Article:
Basic is about the last word one would use when describing the shape of this mouse. I remember my first thoughts when switching from a $5 mouse to the G5 and G7: “Wow, is this ever different!” These thoughts were repeated when I first held the MX Revolution. It has a very aggressive shape both in looks and feel. The top is smooth gray plastic, with the front angling right down to the desk instead of having a flat or rounded front like most other mice. The sides are covered in a black, rubber-like material which provides amazing grip. The left side has a fairly deep concave shape where the thumb would rest, and this rounded shape continues down to the base which extends out well past the top of the mouse, ensuring that the users thumb never drags on the desk. The bottom of the MX Revolution has one wide foot at the front of the mouse, and three smaller feet at the back end. These feet are made out of low-resistance PTFE. There is also an on/off switch on the bottom, and a groove and two metal contacts which match up to the charging station. The recharging base is required as the Li-ion battery that powers this mouse is not removable.



The MX Revolution has the standard left and right mouse buttons built right into the gray plastic top cover. There is a small illuminated battery level indicator on the top surface, which fits perfectly into the joint between my index finger and thumb. The mouse also has what would appear on first glance to be a standard four-way scroll wheel, and a second small button directly behind that. There are two other buttons, and a second scroll wheel on the left side of the mouse. A quick look at the feature list shows that these are not standard buttons.

First, the top scroll wheel, while still having the standard forward/back/left/right scroll capabilities, is also fitted with Logitech’s new MicroGear Scroll Wheel, which has two modes. It works in the standard ratchet mode, moving line by line with each click, but can also be made to free-wheel, scrolling through pages and pages of documents with one flick of the thumb. This wheel also includes what Logitech refers to as SmartShift technology, which allows the scroll-wheel to recognize what program is being used, and switch between ratchet and free-wheel modes automatically. Also, in some programs the wheel will switch between modes depending on the speed at which the wheel is rotated. The left/right still functions the same way.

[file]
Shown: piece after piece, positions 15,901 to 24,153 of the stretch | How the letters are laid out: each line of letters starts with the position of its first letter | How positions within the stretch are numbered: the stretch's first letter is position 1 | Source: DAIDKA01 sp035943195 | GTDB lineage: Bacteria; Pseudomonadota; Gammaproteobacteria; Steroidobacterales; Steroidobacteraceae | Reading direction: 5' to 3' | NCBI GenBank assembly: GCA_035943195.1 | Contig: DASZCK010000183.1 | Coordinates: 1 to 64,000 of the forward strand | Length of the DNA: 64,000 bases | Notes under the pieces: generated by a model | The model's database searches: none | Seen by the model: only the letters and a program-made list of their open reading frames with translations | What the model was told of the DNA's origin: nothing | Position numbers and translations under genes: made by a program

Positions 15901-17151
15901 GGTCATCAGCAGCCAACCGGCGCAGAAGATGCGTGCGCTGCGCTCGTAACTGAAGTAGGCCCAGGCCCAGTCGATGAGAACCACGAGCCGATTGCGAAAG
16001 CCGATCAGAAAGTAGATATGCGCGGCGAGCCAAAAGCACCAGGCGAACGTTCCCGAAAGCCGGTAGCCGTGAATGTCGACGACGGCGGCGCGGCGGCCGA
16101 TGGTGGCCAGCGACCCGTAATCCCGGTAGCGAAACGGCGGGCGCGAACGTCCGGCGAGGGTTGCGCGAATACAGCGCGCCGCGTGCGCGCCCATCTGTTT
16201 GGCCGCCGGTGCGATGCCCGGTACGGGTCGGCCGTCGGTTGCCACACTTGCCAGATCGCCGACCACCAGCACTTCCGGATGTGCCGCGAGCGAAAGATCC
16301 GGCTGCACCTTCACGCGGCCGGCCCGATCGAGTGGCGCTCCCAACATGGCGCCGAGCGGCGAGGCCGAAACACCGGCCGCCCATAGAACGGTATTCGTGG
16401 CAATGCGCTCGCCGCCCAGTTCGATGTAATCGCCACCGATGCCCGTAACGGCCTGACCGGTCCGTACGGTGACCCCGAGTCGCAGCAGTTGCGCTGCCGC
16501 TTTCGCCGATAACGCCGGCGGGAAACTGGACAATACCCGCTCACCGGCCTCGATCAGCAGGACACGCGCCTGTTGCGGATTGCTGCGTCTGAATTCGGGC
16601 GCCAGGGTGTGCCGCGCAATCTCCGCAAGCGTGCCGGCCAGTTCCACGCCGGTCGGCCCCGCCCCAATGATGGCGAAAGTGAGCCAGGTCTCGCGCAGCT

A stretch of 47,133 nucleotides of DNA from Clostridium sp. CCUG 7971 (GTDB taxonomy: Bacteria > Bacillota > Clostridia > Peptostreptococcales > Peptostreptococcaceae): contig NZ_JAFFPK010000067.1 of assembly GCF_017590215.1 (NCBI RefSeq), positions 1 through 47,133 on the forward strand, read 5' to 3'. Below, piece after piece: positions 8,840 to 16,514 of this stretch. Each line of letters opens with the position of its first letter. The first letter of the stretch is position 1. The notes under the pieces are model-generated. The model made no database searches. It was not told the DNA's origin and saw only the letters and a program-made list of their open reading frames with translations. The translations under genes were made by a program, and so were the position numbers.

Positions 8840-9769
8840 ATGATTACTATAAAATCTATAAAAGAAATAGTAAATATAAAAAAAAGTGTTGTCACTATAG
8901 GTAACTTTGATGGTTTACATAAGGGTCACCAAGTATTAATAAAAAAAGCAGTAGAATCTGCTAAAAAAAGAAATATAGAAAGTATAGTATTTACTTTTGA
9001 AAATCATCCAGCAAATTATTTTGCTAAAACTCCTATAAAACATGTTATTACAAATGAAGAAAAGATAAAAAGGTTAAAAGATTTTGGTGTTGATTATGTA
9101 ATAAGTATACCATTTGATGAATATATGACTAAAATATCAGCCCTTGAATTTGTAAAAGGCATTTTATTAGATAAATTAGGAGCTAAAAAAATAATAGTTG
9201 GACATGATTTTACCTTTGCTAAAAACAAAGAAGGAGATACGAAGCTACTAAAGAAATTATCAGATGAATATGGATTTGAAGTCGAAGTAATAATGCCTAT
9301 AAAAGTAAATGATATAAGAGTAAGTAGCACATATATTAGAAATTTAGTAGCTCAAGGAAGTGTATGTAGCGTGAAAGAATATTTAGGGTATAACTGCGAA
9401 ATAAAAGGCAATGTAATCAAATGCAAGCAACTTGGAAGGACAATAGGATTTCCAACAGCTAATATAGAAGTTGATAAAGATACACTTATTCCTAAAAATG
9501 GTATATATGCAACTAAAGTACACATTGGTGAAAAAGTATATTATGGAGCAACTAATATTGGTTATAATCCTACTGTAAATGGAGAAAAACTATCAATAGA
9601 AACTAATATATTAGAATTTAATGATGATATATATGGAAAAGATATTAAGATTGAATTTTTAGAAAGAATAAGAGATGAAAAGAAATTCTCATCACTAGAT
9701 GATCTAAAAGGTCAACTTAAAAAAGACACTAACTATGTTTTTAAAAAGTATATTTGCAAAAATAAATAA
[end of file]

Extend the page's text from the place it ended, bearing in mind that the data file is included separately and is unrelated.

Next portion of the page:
The small button behind the top scroll wheel comes set for Logitech’s One Touch Search ability. Simply put, if the user highlights a word on their screen, and then presses the One Touch Search Button, the Logitech programming will automatically start an Internet search for that word, using the search engine that has been pre-selected by the user.

The two buttons on the left side of the mouse come preset as forward and back buttons. The scroll wheel on the side, referred to as the thumb wheel, can have multiple functions. These include Zoom, Volume adjust, and Document Quick-Flip. This last function is another new Logitech feature, which allows the user to quickly flip between open documents and applications at the flip of the thumb. Logitech states that their research shows that the average computer user has six open applications on their system at a time, and changes the active window or opens a new one every 50 seconds. If that truly is the case, this thumb wheel will definitely get a workout.

This mouse includes a laser engine and 2.4 GHz cordless technology, which appears to be quickly becoming the standard on high end mice.



  1. Introduction & Closer Look
  2. Installation and Specifications
  3. Testing
  4. Conclusion